Ukulele Guitar – Kabeh Peparing
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The ukulele (/ˌjuːkəˈleɪli/ YOO-kə-LAY-lee; from Hawaiian: ʻukulele [ˈʔukuˈlɛlɛ], approximately OO-koo-LEH-leh), also called Uke, is a member of the lute family of instruments of Portuguese origin and popularized in Hawaii. It generally employs four nylon strings.
The tone and volume of the instrument vary with size and construction. Ukuleles commonly come in four sizes: soprano, concert, tenor, and baritone.
The ukulele is commonly associated with music from Hawaii, where its name roughly translates as “jumping flea”, perhaps because of the movement of the player’s fingers. Legend attributes it to the nickname of Englishman Edward William Purvis, one of King Kalākaua’s officers, because of his small size, fidgety manner, and playing expertise. One of the earliest appearances of the word ukulele in print (in the sense of a stringed instrument) is in the Metropolitan Museum of Art’s Catalogue of the Crosby Brown Collection of Musical Instruments of All Nations published in 1907. The catalog describes two ukuleles from Hawaii – one that is similar in size to a modern soprano ukulele, and one that is similar to a tenor (see § Types and sizes).
Developed in the 1880s, the ukulele is based on several small, guitar-like instruments of Portuguese origin, the machete, cavaquinho, timple, and rajão, introduced to the Hawaiian Islands by Portuguese immigrants from Madeira, the Azores and Cape Verde. Three immigrants in particular, Madeiran cabinet makers Manuel Nunes, José do Espírito Santo, and Augusto Dias, are generally credited as the first ukulele makers. Two weeks after they disembarked from the SS Ravenscrag in late August 1879, the Hawaiian Gazette reported that “Madeira Islanders recently arrived here, have been delighting the people with nightly street concerts.”
One of the most important factors in establishing the ukulele in Hawaiian music and culture was the ardent support and promotion of the instrument by King Kalākaua. A patron of the arts, he incorporated it into performances at royal gatherings.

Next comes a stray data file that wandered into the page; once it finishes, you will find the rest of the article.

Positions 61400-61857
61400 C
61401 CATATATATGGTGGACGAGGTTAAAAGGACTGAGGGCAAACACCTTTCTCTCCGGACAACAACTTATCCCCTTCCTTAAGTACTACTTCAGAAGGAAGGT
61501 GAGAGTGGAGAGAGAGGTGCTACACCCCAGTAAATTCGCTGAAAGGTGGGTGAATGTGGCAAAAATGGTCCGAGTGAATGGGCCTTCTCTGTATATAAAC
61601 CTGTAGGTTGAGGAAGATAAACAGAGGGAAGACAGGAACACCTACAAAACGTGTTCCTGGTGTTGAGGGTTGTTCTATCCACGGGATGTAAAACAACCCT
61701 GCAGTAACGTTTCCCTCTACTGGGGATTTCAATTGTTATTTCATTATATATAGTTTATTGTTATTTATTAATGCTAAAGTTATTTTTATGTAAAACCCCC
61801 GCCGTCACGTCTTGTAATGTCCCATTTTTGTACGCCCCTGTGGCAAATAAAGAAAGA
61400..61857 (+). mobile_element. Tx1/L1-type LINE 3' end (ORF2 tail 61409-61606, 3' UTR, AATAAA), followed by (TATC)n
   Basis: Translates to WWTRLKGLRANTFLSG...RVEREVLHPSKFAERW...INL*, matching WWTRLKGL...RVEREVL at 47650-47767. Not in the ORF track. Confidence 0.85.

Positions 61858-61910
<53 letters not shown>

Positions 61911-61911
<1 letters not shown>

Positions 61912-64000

The ukulele is generally made of wood, though variants have been composed partially or entirely of plastic or other materials. Cheaper ukuleles are generally made from plywood or laminated woods, in some cases with a soundboard of a tonewood such as spruce. More expensive ukuleles are made of solid hardwoods such as mahogany. The traditionally preferred wood for ukuleles is a type of acacia endemic to Hawaii, called koa.
Typically, ukuleles have a figure-eight body shape similar to that of a small acoustic guitar. They are also often seen in nonstandard shapes, such as cutaway and oval, usually called a “pineapple” ukulele (see image below), invented by the Kamaka Ukulele company, or a boat-paddle shape, and occasionally a square shape, often made out of an old wooden cigar box.
These instruments usually have four strings; some strings may be paired in courses, giving the instrument a total of six or eight strings (primarily for greater strumming volume.) The strings themselves were originally made of catgut. Modern ukuleles use nylon polymer strings, with many variations in the material, such as fluorocarbon, aluminium (as winding on lower-pitched strings), wound metal strings (similar to wound nylon strings, but with a metal core) and Nylgut.
Instruments with six or eight strings in four courses are often called taropatches, or taropatch ukuleles. They were once common in a concert size, but now the tenor size is more common for six-string taropatch ukuleles. The six-string, four-course version, has two single and two double courses, and is sometimes called a lili’u, though this name also applies to the eight-string version. Eight-string baritone taropatches exist, and, 5-string tenors have also been made.
Types and sizes:
Common types of ukuleles include soprano (standard ukulele), concert, tenor, and baritone. Less common are the sopranino (also called piccolo, bambino, or “pocket uke”), bass, and contrabass ukuleles. Other types of ukuleles include banjo ukuleles and electric ukuleles. Of the standard ukuleles, the soprano, often called “standard” in Hawaii, is the second-smallest and was the original size. The concert size was developed in the 1920s as an enhanced soprano, slightly larger and louder with a deeper tone. Shortly thereafter, the tenor was created, having more volume and deeper bass tone. The baritone (resembling a smaller tenor guitar) was created in the 1940s, and the contrabass and bass are recent innovations (2010 and 2014, respectively).